Virtual Antietam Planet

Author: Randy Buchman
Posted: 05/31/2014 - 8:18pm

It has been quite some time since I have written in this blog. And seeing that the last post was one where I wrote of a health scare that happened to me a couple of months ago on the Antietam Battlefield, I thought it might be prudent to write that any report of my demise is greatly exaggerated.


Actually, today, I spoke at a Civil War event in my home town of Williamsport – where on “Doubleday Hill” that overlooks the city and Potomac River, there was a celebration...

Author: noreply@blogger.com (John David Hoptak)
Posted: 05/31/2014 - 7:06am
On May 21, 1864, the soldiers of the 48th Pennsylvania left Spotsylvania behind, though the memories of the sanguine fields there would never drift far from the memories of those who survived the bloodshed.  The regiment turned left. . .and continued moving south; after nearly four weeks of unimaginable loss and steady, sustained, and heavy combat, General Grant decided to "keep moving on," attempting once more to place the Army of the Potomac between Lee's...
Author: Harry Smeltzer
Posted: 05/29/2014 - 2:00pm
I can’t recall that I’ve posted anything much on this item here before. On Henry Hill there is a monument to Colonel (identified as General on the plaque) Francis Bartow. Here it is: Shortly after the battle, and long before the installation of the above, there was constructed the first monument on the field, to […]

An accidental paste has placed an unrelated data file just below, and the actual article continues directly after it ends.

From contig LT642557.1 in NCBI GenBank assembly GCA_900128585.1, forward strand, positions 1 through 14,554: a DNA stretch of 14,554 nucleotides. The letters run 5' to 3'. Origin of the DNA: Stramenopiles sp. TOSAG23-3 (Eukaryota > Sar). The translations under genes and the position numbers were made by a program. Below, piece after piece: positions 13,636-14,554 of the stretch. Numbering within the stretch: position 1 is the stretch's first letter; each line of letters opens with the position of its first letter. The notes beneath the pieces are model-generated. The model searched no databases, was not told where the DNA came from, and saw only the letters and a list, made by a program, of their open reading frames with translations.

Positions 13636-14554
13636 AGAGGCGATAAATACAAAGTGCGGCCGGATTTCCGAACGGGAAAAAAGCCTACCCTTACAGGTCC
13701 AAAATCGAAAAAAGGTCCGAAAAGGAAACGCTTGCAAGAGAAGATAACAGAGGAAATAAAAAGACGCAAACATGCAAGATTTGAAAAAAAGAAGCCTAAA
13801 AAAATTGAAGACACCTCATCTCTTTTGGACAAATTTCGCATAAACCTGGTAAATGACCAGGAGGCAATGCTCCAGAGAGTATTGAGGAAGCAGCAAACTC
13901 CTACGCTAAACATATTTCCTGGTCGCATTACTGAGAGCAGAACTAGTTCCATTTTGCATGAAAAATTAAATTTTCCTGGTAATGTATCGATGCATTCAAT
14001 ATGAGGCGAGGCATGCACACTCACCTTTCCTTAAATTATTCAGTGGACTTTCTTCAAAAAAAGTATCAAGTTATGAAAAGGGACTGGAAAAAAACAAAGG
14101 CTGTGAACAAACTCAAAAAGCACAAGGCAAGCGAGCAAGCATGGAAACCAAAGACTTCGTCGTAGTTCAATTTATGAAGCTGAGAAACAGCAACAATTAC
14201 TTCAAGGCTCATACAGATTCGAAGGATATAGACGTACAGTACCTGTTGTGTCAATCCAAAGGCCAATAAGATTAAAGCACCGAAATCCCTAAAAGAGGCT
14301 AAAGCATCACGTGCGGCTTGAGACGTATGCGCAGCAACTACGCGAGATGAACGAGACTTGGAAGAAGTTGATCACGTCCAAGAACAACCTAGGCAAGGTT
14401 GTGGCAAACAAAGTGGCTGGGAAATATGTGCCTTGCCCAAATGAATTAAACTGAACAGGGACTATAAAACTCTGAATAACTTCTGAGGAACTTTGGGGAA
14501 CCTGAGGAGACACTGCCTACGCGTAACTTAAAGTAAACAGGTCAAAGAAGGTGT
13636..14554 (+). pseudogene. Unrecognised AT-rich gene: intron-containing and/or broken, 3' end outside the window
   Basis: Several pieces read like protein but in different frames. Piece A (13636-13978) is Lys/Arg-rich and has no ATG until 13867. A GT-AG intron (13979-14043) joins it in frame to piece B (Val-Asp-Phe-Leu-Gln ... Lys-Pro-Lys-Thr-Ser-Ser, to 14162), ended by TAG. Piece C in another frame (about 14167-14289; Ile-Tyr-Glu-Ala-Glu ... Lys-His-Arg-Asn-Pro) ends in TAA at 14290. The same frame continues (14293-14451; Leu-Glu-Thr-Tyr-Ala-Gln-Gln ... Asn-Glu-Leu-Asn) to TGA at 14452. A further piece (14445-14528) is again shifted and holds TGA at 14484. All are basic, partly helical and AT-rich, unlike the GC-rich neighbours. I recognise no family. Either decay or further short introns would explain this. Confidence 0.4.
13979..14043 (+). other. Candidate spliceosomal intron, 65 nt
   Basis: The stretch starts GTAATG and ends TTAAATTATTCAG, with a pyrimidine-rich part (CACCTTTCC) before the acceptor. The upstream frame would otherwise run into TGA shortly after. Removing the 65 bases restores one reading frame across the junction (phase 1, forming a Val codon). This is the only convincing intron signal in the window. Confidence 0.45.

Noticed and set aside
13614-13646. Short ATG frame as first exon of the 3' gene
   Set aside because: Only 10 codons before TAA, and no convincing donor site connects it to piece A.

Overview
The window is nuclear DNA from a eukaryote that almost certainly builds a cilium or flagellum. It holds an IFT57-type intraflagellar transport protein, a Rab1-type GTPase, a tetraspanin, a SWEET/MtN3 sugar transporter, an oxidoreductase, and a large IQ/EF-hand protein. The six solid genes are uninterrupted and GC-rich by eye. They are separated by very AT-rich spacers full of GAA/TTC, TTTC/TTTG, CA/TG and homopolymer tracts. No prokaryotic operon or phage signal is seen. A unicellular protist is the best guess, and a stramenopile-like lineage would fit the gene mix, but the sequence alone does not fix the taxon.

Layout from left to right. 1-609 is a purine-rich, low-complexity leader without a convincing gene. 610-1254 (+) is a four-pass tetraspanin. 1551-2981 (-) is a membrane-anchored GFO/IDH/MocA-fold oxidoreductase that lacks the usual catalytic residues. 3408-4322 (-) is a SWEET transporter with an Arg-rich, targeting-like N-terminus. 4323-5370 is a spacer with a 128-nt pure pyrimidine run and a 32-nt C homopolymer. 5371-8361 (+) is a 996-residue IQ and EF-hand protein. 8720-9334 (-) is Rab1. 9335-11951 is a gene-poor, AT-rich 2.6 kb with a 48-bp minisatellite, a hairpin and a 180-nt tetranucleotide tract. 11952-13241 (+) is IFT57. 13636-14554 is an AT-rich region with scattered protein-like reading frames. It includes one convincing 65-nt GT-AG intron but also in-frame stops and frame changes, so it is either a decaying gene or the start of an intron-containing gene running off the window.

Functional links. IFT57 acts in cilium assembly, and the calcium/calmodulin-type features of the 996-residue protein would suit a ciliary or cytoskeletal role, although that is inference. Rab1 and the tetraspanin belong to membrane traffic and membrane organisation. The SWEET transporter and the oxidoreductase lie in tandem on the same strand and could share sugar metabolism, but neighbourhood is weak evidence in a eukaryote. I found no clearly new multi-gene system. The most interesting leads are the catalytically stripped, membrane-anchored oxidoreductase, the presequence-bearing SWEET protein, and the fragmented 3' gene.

Author: Harry Smeltzer
Posted: 05/29/2014 - 10:25am
Author: noreply@blogger.com (Mannie Gentile)
Posted: 05/23/2014 - 10:14am
As regular readers know, I'm no longer at Antietam; a fact that makes me unhappy...wah wah wah.

I have a post-it on my computer that greets me every day, it says: "Get over it", and believe me, I need that daily reminder.

Here's how it came to pass:

Exactly eight years ago I started as a seasonal interpretive park ranger (GS5 was the paygrade) at Antietam National Battlefield - the finest park in the National Park system.  I was as happy as could be,...
Author: Harry Smeltzer
Posted: 05/21/2014 - 4:41pm
Just a quickie here. New in the Emerging Civil War series from Savas Beatie is another by NPSers Daniel Davis and Philip Greenwalt, Hurricane from the Heavens: The Battle of Cold Harbor, May 26 – June 5, 1864. You know the drill: a concise narrative of the events of the campaign in question; good, clear, […]
Author: noreply@blogger.com (John David Hoptak)
Posted: 05/17/2014 - 6:21am
"Amid sharp and incessant skirmishing, during the thirteenth, fourteenth, and fifteenth [of May] the trenches and batteries were strengthened and improved in every way possible," wrote regimental historian Oliver Bosbyshell. "A strong demonstration to feel the enemy was made on the sixteenth, resulting in northing more than the development of a large force on his part. Skirmish firing was incessant, making life at the front most unhappy."

With little activity and while dodging...
Author: noreply@blogger.com (John David Hoptak)
Posted: 05/13/2014 - 9:16am
The war had changed. Instead of a battle fought once every few weeks, now it was every single day. . .and the casualties attested to this new, relentless form of combat. Numbers vary but approximately 30,000 men fell dead, wounded, or went listed as missing-in-action during the two-week struggle at Spotsylvania. The deadliest day, however, was May 12.
May 12 was an especially destructive day in the ranks of the 48th Pennsylvania as 129 of its soldiers became casualties that Thursday...
Author: Harry Smeltzer
Posted: 05/13/2014 - 9:07am
My, how things change.
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